The Cake Eaters has a strong pedigree as an award winner at many film festivals (including Best Feature at Stony Brook), and is a very special film to see.

As an extra bonus, Mary Stuart will be on hand for a Q & A after the screenings in New York:

Q&A with Director Mary Stuart Masterson
Cinema Village (NYC) – 3/13 after 7:25p show & 3/14 after 3p show
Cobble Hill Cinemas (Brooklyn) – 3/14 after 7:45p show & 3/15 after 3:10p show

THE CAKE EATERS starring Kristen Stewart, Aaron Stanford, Bruce Dern, Elizabeth Ashley, Jayce Bartok. Directed by Mary Stuart Masterson.

OPENS MARCH 13TH – New York, Los Angeles, San Francisco, Chicago, Boston, Phoenix, Santa Fe…


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Monday, March 02, 2009



The Public Theater
is making a lot of important news. The last few years have been one major initiative after another. Here are some important recent events.


The Shakespeare Lab, the theater’s professional actor development program, a six week training program that is the gold standard for American Shakepeare studies, will be tuition-free in 2009!!!

“The decision to make the program free this year builds on The Public’s long tradition of free Shakespeare in the Park and the theater’s ongoing commitment to building a community of classically trained artists.”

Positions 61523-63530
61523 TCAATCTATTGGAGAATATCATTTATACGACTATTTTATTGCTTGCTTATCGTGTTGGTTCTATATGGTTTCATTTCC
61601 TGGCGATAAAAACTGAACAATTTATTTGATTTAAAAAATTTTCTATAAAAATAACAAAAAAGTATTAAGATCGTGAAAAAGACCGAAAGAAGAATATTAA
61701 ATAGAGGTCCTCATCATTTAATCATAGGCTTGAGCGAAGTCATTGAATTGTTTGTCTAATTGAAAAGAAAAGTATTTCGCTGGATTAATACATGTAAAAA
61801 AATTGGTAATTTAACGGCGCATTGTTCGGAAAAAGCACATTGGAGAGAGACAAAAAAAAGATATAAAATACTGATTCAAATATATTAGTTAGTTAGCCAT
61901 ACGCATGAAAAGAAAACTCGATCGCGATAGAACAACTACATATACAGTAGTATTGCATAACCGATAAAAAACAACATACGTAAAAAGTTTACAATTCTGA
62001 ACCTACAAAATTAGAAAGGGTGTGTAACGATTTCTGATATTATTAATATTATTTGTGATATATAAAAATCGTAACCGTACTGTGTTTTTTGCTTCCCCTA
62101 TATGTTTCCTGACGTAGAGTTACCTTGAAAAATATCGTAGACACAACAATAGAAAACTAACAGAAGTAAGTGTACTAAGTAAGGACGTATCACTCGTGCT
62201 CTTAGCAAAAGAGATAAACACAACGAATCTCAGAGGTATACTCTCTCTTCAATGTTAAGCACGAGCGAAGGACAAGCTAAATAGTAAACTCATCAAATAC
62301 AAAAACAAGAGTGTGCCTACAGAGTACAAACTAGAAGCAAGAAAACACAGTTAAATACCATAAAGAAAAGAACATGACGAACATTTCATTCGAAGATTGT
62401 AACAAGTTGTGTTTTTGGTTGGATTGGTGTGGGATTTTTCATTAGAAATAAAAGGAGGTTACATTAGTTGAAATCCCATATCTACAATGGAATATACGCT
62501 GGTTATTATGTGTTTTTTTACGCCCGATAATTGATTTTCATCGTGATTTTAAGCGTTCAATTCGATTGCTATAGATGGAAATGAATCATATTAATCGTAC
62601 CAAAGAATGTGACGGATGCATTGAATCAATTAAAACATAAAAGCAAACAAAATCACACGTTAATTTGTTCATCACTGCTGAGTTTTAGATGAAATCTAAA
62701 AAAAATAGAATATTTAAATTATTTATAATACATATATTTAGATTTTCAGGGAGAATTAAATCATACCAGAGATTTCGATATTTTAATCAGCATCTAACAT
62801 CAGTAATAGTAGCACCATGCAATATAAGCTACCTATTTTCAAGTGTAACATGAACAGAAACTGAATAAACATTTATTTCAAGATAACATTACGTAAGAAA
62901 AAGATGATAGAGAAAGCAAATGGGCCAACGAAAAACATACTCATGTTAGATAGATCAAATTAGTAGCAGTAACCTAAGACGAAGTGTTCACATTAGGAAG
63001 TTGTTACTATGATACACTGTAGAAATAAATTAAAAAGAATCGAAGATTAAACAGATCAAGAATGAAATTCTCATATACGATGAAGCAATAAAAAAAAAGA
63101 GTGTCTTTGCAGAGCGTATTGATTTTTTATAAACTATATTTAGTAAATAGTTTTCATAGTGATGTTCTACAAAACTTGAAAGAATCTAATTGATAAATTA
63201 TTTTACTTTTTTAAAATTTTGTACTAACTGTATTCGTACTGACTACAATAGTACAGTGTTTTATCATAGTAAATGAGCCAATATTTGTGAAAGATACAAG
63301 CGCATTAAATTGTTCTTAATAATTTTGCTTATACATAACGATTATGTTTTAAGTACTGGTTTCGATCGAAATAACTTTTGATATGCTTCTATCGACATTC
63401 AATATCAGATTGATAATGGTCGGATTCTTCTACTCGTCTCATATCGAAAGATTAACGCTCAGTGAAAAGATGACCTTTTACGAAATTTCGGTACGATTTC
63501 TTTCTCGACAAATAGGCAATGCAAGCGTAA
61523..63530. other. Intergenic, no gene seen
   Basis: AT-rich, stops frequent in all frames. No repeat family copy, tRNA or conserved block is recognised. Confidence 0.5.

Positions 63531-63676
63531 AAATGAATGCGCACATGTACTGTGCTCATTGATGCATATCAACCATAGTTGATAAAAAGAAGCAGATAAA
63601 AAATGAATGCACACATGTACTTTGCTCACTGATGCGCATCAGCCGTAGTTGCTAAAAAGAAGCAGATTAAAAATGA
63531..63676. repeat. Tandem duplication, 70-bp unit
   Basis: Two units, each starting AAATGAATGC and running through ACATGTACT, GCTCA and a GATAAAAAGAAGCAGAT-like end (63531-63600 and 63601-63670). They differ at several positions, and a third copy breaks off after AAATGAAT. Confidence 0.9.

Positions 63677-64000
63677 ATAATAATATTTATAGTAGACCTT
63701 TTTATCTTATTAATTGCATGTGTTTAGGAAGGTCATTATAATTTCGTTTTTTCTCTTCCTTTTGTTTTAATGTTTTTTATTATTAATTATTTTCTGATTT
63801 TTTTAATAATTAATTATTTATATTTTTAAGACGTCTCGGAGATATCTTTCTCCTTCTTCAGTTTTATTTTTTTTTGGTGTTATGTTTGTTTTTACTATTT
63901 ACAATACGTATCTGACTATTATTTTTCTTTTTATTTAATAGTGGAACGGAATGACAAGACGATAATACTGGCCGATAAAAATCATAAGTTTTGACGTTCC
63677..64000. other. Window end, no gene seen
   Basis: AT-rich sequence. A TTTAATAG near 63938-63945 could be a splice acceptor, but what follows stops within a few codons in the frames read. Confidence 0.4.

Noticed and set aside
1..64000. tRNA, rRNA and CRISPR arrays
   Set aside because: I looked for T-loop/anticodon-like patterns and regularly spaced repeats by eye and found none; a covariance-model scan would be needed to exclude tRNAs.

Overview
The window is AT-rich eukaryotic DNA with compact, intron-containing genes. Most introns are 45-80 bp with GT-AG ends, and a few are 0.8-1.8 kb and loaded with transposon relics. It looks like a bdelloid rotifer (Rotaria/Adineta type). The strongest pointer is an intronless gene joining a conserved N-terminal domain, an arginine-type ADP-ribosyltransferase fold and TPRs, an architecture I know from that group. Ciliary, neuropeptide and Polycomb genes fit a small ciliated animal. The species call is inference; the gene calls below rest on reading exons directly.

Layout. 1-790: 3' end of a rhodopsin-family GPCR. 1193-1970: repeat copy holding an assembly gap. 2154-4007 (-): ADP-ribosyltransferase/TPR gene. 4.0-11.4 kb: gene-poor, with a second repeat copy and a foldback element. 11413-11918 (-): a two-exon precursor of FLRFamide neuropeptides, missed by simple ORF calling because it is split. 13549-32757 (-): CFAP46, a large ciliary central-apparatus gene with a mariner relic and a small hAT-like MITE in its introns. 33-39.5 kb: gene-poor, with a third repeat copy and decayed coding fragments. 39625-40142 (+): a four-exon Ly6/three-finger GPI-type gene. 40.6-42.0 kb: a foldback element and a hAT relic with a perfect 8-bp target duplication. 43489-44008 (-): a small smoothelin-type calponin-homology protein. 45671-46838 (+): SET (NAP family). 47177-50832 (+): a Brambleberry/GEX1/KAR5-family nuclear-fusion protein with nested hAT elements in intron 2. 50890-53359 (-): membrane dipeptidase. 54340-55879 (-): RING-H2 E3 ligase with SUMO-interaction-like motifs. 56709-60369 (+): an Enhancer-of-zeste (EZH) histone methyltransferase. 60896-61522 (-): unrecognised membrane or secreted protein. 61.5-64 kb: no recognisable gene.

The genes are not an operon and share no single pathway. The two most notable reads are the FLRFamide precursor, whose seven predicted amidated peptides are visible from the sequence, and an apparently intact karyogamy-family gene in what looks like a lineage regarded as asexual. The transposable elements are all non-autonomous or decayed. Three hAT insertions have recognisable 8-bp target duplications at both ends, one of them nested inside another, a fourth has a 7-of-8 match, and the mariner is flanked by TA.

Shakespeare Lab 2009 will run from June 15-July 24. Participants must be completely available for this entire period, plus the entire time through August 9 when they will be preparing and touring a one hour performance of Shakespeare at venues around the city.

“Under the direction of Barry Edelstein, The Shakespeare Lab immerses a carefully-selected company of professional, mid-career actors in a six-week intensive exploring the rigors, challenges, and joys of performing Shakespeare. The Shakespeare Lab is a unique opportunity for working American actors in mid-career to hone their craft and expand their classical skills. It aims to build a strong and diverse collective of classically trained actors which will expand The Public Theater’s community of artists.”

“This is a major step for The Shakespeare Lab, and stems from the ongoing democratic nature of the Public Theater,” said Public Theater Artistic Director Oskar Eustis. “We need to make the best training available to the most diverse group of artists, regardless of their ability to pay. I am proud that in this tough economic climate we are able to make this move.”